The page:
In the US, he points out, there are so-called “Executive Agreements”, while in Mexico there is no such instrument. “In our country there are treaties that have the same hierarchy as the Constitution, such as those related to human rights.”

The also investigator of the The UNAM Legal Research Institute considers it necessary to reform the Law on the Celebration of Treaties. His proposal is that all international treaties require the approval of the two Houses of Congress (deputies and senators), by qualified majority, in addition to the local Congresses.

The pending subject

Recently, after his visit to Washington in the framework of the High-Level Dialogue on Security Mexico-USA ., Foreign Minister Marcelo Ebrard commented at a press conference that he had explained to Ken Salazar that pacts cannot be made with state governments without the authorization of the federal government.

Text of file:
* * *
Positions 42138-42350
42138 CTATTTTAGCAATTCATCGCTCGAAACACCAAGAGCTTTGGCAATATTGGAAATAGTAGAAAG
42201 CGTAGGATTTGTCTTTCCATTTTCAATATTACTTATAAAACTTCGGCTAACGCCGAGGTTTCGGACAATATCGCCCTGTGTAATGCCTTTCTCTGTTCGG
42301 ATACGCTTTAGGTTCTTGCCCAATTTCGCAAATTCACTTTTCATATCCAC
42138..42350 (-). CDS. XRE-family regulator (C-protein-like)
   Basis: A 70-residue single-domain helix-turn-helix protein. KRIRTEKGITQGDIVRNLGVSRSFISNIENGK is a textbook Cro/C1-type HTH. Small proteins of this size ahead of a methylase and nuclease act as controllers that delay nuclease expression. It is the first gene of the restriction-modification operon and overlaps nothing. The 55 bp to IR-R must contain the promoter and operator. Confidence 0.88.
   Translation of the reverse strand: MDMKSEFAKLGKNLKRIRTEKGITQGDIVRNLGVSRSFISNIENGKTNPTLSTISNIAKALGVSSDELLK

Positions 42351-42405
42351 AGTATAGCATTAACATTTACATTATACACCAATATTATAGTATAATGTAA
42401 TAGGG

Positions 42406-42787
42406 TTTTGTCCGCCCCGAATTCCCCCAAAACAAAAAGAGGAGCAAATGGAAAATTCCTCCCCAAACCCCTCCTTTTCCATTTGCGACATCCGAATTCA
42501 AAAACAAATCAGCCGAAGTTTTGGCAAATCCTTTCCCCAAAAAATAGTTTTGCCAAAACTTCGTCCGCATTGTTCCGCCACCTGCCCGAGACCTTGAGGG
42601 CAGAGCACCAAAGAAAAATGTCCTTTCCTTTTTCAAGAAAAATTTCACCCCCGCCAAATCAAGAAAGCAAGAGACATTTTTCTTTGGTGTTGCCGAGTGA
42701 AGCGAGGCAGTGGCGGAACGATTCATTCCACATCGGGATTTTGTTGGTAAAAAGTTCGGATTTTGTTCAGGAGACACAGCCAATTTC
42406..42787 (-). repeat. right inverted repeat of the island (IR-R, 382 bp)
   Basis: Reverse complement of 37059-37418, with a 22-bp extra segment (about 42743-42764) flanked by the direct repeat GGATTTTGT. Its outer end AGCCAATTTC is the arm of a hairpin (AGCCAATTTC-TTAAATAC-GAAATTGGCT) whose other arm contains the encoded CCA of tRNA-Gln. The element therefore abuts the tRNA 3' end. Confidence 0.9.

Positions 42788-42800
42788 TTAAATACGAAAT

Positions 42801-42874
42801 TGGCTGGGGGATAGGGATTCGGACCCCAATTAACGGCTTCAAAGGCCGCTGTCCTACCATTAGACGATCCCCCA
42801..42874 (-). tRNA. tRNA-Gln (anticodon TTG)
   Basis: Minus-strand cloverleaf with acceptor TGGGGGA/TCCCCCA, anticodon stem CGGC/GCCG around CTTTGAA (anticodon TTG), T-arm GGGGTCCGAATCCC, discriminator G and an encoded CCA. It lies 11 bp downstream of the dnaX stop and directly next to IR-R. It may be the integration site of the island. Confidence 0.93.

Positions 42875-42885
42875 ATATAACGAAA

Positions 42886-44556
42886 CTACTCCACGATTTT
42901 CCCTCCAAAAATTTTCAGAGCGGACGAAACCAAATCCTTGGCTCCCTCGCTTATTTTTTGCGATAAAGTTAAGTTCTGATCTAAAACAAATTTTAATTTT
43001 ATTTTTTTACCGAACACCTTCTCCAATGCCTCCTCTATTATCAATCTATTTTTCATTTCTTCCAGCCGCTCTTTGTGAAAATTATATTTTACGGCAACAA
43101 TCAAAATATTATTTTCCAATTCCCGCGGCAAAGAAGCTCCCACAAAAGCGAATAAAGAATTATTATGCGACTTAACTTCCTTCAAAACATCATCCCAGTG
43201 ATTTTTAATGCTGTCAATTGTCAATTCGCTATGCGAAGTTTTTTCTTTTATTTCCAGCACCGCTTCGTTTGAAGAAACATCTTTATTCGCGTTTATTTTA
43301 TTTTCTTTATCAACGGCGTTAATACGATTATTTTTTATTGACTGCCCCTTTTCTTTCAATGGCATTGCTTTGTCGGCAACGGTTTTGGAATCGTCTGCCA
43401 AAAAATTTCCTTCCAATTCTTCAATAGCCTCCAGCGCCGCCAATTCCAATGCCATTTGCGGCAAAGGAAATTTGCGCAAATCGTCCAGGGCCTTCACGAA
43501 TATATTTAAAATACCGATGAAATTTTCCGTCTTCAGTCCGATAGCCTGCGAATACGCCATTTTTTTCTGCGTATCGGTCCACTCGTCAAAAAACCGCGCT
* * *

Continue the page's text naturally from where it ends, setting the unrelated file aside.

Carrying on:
The sayings of Ebrard were interpreted as a “wake-up call” to the White House by several analysts. However, Zacatecas is the most recent, but not the only case in which a state government signs agreements with US federal agencies without there being not only one authorization, but a national agreement previously ratified by the Senate as dictated by the Magna Carta.

In fact, several state governments that emerged from the ruling party have made this type of pact. The states with high crime rates stand out.

In these territories, the US government has insisted on increasing the role of elements of the FBI (Federal Bureau of Investigation), the agency in charge of training security forces.